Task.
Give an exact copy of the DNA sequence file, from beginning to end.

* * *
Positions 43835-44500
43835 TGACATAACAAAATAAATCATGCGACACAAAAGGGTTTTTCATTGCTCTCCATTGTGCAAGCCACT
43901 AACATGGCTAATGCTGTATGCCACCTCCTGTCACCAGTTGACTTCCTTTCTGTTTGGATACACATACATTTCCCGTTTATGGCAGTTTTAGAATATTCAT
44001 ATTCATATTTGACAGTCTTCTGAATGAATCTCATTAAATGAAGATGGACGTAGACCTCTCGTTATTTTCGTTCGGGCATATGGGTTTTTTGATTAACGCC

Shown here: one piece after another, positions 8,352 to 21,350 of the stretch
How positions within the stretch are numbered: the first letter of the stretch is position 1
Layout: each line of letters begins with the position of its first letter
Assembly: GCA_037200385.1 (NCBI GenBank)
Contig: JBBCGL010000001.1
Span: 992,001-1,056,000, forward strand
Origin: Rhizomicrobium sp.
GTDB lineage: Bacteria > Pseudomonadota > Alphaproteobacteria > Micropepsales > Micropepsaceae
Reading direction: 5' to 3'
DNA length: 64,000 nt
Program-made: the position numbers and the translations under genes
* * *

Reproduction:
Positions 43835-44500
43835 TGACATAACAAAATAAATCATGCGACACAAAAGGGTTTTTCATTGCTCTCCATTGTGCAAGCCACT
43901 AACATGGCTAATGCTGTATGCCACCTCCTGTCACCAGTTGACTTCCTTTCTGTTTGGATACACATACATTTCCCGTTTATGGCAGTTTTAGAATATTCAT
44001 ATTCATATTTGACAGTCTTCTGAATGAATCTCATTAAATGAAGATGGACGTAGACCTCTCGTTATTTTCGTTCGGGCATATGGGTTTTTTGATTAACGCC

Shown here: one piece after another, positions 8,352 to 21,350 of the stretch
How positions within the stretch are numbered: the first letter of the stretch is position 1
Layout: each line of letters begins with the position of its first letter
Assembly: GCA_037200385.1 (NCBI GenBank)
Contig: JBBCGL010000001.1
Span: 992,001-1,056,000, forward strand
Origin: Rhizomicrobium sp.
GTDB lineage: Bacteria > Pseudomonadota > Alphaproteobacteria > Micropepsales > Micropepsaceae
Reading direction: 5' to 3'
DNA length: 64,000 nt
Program-made: the position numbers and the translations under genes